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Sobriety breaks out in insurance market

Sobriety breaks out in insurance market

The underwriting cycle dictates that the insurance market should currently be in the throes of a mergers and acquisitions frenzy and investment bankers to the sector should be laughing all the way to their hedge fund advisers.

Profits are now gushing into the sector at the reinsurance, primary and broking levels after four years of strongly rising rates, a catastrophe free year in 2006, acceptable investment conditions and a now softening but still generally profitable market.

In the past, insurance company and broking firm boards would now be under intense pressure from investors, investment bankers and their own egos to do something with that all that lovely cash before something catastrophic, or somebody else, takes it away from them.

But despite all the hopeful predictions of action from the bankers and other advisors, it just does not seem to be happening.

There have been some deals over the last five years of course.

Last year, Swiss Reinsurance Co. of Zurich, Switzerland, finally put General Electric of the United States out of its misery and bought its insurance business—GE Insurance Solutions. While AXA S.A., the French insurance giant, snapped up the remains of Credit Suisse's insurance business, Winterthur Group, after Bermuda's XL Capital Ltd. had, in painful retrospect, somewhat expensively acquired its global commercial franchise in 2001.

A big deal was finally done at Lloyd's of London this year as Catlin Group Ltd., the Bermuda-based group, agreed to buy the rival Wellington Underwriting P.L.C business, after countless others failed on the rocks of complexity, cost and common sense.

And, after months and months of ultimately fruitless talk about the supposed merger of London brokers Jardine Lloyd Thompson Group and Heath Lambert Group, a big broker deal was finally sealed this year when Kansas City, Missouri-based Lockton Cos. Inc. acquired the international broking operations of Johannesburg South Africa-based Alexander Forbes Ltd.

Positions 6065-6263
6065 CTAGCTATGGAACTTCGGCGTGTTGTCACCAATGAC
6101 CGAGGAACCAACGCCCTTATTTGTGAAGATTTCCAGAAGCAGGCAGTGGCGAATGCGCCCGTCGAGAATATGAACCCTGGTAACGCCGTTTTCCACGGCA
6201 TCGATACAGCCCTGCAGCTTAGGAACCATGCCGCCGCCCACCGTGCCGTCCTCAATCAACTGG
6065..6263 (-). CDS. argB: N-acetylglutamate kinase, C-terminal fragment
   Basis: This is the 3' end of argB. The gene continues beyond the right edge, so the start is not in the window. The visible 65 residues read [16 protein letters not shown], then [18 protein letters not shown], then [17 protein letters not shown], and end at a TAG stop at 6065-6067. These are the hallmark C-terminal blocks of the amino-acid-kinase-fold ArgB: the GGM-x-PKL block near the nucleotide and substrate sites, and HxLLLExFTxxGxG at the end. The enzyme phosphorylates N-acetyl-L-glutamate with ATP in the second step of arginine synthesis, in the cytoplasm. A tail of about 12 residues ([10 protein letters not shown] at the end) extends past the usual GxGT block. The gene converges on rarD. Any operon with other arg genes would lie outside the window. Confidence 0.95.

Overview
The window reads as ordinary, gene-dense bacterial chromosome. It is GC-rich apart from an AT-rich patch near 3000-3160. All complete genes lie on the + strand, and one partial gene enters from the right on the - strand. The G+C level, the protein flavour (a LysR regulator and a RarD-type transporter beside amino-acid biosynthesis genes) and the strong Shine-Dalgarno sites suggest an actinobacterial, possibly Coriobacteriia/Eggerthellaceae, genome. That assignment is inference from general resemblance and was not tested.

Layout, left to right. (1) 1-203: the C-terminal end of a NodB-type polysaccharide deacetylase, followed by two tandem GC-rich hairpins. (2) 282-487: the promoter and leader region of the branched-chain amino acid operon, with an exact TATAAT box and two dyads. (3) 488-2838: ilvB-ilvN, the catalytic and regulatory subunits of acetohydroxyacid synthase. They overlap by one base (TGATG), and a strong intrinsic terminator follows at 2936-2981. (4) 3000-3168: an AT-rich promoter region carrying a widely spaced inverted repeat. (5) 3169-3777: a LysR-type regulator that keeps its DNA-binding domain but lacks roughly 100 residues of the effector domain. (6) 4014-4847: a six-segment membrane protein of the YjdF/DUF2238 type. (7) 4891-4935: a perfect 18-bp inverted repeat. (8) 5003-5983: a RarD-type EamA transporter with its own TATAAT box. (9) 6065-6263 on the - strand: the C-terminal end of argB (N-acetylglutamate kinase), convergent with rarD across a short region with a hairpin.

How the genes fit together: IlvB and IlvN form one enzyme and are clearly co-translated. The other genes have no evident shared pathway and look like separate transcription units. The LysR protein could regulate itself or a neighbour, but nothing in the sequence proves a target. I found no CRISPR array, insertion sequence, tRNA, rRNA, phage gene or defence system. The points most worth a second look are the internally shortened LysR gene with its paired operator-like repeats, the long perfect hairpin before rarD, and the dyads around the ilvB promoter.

But, all of these deals have something in common that does not quite fit with the usual "gung-ho" M&A activity in this sector at this stage in the cycle—they all look eminently sensible.

"Defensible" was the word used by a group of insurance company executives, insurance buyers, investment bankers, accountants, lawyers, equity and credit analysts during an "off the record" roundtable discussion on consolidation hosted by law firm Debevoise & Plimpton L.L.P. and chaired by myself in London recently.

The experts all agreed that traditionally this should be the time for bold action and big number deals in the sector as the market has finally recovered from the woes of the capital-killing year of 2001 and creeping death visited upon the market by the follies of the 1997-2001 underwriting years.

But, even the investment banker and equity analyst, agreed that an unprecedented level of sobriety appears to have broken out in the sector and persuaded insurance executives to hold onto, or even better still—so long as you don't get hammered by a hurricane or two a few months afterwards—hand back capital to investors, rather than fritter it away on reckless acquisitions.